This is the third in a series of posts about my hunt for the tenure-track. Since I have no idea how much my decisions, persistence, and luck played into my fortune, it is not purposed as a guide for how to secure a tenure-track position, but rather highlighting my experience. I’ll leave it to others (as well as my future, tenured self) to clarify what it was that I did right.
You’ve sent out your applications for twenty-something tenure-track faculty positions, and you’re doing your best to play it cool while waiting. Maybe you’ve received brief correspondence from a search chair or two, but mostly you’re in the dark as to how your application package is faring across the country/continent/planet. The wait is slowly driving you crazy, as days turn to weeks, then into months. During this period, I kept myself occupied by pushing publications out the door, applying for grants, and looking out for additional job postings. And then it happened – I got a phone call from an acquaintance on the search committee at TTU (tenure-track university), asking what dates would work for me to fly out for an interview. I remember the phone call vividly, because I was sitting at a coffee shop working on a new round of job applications, as the past year’s search appeared to be dead in the water. One week later, airline reservations and a tentative itinerary were in my hands. I had about 4 weeks to get my seminar ready, organize my future research plans for a chalk talk, and prepare to carry on conversation with a pretty diverse group of scientists.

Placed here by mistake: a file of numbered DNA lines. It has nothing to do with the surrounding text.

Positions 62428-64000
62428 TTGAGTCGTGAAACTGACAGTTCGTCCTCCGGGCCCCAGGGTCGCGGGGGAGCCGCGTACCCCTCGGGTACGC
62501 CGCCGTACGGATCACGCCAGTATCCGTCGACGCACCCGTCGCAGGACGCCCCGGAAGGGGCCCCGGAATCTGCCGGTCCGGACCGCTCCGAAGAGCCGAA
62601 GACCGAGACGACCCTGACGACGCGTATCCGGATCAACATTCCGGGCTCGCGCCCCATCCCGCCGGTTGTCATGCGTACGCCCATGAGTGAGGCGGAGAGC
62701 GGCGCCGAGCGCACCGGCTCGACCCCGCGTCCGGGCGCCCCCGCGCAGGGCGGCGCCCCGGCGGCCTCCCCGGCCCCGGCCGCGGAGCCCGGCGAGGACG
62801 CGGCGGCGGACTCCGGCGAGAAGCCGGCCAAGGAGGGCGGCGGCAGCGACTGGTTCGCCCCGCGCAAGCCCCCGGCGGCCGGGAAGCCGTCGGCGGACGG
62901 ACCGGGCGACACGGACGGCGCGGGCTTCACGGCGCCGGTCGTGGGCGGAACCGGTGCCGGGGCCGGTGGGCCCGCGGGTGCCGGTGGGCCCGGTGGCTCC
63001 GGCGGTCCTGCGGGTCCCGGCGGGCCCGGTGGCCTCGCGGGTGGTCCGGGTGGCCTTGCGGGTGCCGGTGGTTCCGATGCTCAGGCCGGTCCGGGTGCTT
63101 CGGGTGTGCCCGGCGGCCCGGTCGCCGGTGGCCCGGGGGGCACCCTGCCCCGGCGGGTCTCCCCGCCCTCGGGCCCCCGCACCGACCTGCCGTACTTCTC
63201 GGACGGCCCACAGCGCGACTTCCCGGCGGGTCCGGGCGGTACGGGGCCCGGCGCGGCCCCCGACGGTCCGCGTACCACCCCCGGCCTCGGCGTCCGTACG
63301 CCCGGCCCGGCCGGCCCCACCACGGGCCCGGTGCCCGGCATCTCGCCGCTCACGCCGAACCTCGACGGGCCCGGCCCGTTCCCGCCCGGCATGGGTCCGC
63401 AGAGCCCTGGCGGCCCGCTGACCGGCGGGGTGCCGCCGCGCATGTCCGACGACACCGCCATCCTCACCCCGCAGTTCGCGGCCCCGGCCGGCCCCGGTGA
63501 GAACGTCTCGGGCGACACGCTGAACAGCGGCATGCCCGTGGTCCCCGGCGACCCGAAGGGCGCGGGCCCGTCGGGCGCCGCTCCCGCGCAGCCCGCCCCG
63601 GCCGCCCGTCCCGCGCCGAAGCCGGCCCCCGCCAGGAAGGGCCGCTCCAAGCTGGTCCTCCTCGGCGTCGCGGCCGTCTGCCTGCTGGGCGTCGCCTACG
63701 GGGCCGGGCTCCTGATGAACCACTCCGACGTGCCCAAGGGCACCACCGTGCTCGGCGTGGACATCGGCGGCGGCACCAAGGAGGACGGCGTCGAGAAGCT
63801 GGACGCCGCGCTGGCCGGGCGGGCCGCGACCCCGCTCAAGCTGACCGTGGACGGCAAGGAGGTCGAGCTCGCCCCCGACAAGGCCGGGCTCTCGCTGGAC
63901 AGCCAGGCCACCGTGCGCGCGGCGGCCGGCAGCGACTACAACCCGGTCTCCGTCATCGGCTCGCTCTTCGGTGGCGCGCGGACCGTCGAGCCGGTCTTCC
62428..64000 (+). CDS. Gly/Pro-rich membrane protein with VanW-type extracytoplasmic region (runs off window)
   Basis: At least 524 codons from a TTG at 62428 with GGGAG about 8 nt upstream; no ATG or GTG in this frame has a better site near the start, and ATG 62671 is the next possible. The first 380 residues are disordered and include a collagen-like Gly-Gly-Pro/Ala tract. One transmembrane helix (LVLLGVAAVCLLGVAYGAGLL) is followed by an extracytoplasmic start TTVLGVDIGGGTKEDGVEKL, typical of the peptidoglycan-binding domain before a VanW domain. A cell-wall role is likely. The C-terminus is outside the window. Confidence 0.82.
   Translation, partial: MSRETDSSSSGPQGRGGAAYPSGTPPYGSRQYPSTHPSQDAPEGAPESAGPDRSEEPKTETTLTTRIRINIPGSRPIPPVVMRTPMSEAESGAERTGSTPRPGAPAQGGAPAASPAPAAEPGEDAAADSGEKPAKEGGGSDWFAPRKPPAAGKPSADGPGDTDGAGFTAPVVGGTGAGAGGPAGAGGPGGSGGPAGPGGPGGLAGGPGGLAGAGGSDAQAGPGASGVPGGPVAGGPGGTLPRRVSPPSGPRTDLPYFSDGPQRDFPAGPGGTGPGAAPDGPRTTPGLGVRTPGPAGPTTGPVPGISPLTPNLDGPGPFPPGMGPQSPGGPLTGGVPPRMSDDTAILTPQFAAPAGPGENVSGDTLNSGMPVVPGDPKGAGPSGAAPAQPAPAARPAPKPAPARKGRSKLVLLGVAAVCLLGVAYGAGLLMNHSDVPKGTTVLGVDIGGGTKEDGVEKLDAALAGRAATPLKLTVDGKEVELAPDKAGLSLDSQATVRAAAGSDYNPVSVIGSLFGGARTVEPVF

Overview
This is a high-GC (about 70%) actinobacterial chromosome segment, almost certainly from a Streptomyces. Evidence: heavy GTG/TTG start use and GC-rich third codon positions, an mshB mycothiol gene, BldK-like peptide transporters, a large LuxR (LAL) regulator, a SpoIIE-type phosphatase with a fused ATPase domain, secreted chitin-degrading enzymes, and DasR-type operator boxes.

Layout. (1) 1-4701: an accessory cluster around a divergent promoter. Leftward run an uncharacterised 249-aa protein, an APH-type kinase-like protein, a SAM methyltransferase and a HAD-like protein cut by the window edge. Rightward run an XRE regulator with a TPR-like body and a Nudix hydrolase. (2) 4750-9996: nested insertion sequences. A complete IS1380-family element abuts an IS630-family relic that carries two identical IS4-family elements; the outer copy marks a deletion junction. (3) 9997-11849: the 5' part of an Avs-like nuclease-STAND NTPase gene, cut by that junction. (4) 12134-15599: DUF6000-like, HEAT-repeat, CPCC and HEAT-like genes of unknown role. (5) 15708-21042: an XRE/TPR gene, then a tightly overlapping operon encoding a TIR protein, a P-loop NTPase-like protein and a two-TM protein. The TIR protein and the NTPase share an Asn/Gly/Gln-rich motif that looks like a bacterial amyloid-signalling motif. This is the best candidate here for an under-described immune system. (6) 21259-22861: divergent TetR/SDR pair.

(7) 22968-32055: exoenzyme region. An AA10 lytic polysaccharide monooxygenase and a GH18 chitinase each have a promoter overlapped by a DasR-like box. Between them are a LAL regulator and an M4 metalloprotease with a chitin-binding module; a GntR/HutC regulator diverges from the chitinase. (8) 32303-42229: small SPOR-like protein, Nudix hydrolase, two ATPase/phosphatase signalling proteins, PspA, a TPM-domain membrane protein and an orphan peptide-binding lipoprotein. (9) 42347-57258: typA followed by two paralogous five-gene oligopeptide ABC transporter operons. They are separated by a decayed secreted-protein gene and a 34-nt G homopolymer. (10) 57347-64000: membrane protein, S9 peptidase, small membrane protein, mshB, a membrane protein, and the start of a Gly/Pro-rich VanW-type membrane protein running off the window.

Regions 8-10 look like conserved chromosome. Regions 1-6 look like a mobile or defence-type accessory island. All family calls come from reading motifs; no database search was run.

Using my most recent departmental talk as a template, I designed my seminar to highlight my communication and teaching skills. I didn’t want to overwhelm with data, but instead focus on telling a story and portraying myself as an authority in my sub-field. After putting my slides together, I practiced until I knew my talk forward and backward, making changes to slides and adding transitions as I found necessary. Since my talks tend to run faster when someone is watching, I practiced in front of an audience as much as I could – even Hubby and Monkey got in on the action. An audience can also spot annoying presentation habits you’re not aware of. Take a look at #6 on Sci’s recent PowerPoint presentation post – the laser pointer is my Achilles’ heel. After nearly blinding my son during an at-home practice, I made sure the pointer spent most of the time on the podium. I have no idea what my hands did sans pointer, but the talk flowed well and elicited several very good questions. Job talk success.